Childcare Deserts No More: We Love All God’s Children
By: Sherri Gragg
The Texas Annual Conference moves to provide desperately needed quality early childhood education for under resourced children.
Paycheck to Paycheck
You are a single parent of two young children. Perhaps you have a good job in an office somewhere in Houston keeping the books or answering the phone.
Or maybe, your job isn’t that great. Perhaps you are one of thousands who work not one, but two jobs, in the fast food industry just trying to keep a roof over your children’s heads, food in their stomachs, and clothes on their backs.
Either way, you are living paycheck to paycheck.
Now, take out 30 percent of your check and give it to childcare. Where does that leave you?
What is a Childcare Desert?
More than 20 years ago, the term “food desert” was introduced into our global vocabulary to describe geographical areas in which there was little to no access to fresh, healthy foods. More recently, experts in the field of child wellness have coined the term “childcare desert” to describe geographical areas bereft of quality childcare for children who are too young to enter the public school system.
Families need safe, affordable, clean childcare. Additionally, there is well-documented benefit for the development of children, and success later in school, for children who have access to quality early childhood education.
But for many families, either due to cost or simple lack of availability, great childcare is simply out of reach.
We Love All God’s Children
The Texas Annual Conference’s We Love All God’s Children initiative seeks to improve the lives of under resourced children through literacy, health, and discipleship (faith-based learning). One way the Conference will further this initiative is to support quality early childhood education in childcare deserts through United Methodist Church day schools. Through this effort, the TAC will share the love of Christ with children by offering them safe, clean, nurturing childcare that prepares them for educational success. These day schools will benefit the entire family by allowing mothers of young children to enter the workforce, bring home substantially more of their paychecks, and ultimately break the cycle of poverty.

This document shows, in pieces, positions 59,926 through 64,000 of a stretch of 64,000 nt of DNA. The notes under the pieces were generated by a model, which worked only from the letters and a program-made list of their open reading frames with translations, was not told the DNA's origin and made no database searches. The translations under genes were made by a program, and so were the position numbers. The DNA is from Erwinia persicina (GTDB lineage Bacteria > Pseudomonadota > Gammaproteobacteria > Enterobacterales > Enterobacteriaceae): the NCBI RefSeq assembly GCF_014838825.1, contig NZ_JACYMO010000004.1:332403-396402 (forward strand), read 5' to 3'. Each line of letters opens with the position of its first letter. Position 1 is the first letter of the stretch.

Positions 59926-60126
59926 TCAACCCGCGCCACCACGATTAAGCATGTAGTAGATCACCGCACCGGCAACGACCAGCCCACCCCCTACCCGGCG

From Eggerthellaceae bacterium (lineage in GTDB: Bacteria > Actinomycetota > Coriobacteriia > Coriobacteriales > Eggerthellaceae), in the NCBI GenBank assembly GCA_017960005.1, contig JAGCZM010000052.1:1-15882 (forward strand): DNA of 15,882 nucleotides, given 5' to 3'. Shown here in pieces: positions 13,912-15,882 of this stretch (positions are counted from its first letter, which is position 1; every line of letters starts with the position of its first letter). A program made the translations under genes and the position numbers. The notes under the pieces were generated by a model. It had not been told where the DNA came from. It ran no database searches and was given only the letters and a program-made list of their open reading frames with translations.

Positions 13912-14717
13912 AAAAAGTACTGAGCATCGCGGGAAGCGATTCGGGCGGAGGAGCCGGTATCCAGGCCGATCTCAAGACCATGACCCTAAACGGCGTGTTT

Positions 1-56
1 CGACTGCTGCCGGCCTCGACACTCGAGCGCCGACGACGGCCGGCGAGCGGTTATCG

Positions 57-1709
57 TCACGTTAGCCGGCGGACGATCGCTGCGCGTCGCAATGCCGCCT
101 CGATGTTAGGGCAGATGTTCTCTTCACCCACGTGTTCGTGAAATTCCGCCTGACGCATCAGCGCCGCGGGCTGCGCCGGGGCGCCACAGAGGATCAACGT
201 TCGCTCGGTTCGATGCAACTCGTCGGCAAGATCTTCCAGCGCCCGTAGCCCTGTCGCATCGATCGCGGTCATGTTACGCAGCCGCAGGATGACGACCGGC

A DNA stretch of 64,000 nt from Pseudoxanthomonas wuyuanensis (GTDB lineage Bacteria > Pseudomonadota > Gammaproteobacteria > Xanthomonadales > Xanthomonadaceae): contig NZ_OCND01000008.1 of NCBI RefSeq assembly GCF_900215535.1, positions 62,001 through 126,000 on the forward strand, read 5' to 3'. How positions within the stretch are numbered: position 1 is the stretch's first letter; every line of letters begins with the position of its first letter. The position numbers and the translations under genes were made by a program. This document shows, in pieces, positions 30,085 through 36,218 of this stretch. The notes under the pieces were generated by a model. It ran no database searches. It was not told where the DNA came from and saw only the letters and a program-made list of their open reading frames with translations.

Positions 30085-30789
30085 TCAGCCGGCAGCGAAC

“Through identifying childcare deserts in our Annual Conference, we are able to better to focus our time, talents, gifts, service and witness to underserved families. We are excited to partner with day schools in these geographical areas to offer affordable excellence to families whose children are at risk of failure to thrive,” said the Rev. Jill Daniel, Director of We Love All God’s Children.
Is your churches day school providing subsidies for under resourced children? If so, let us know through social media @txumc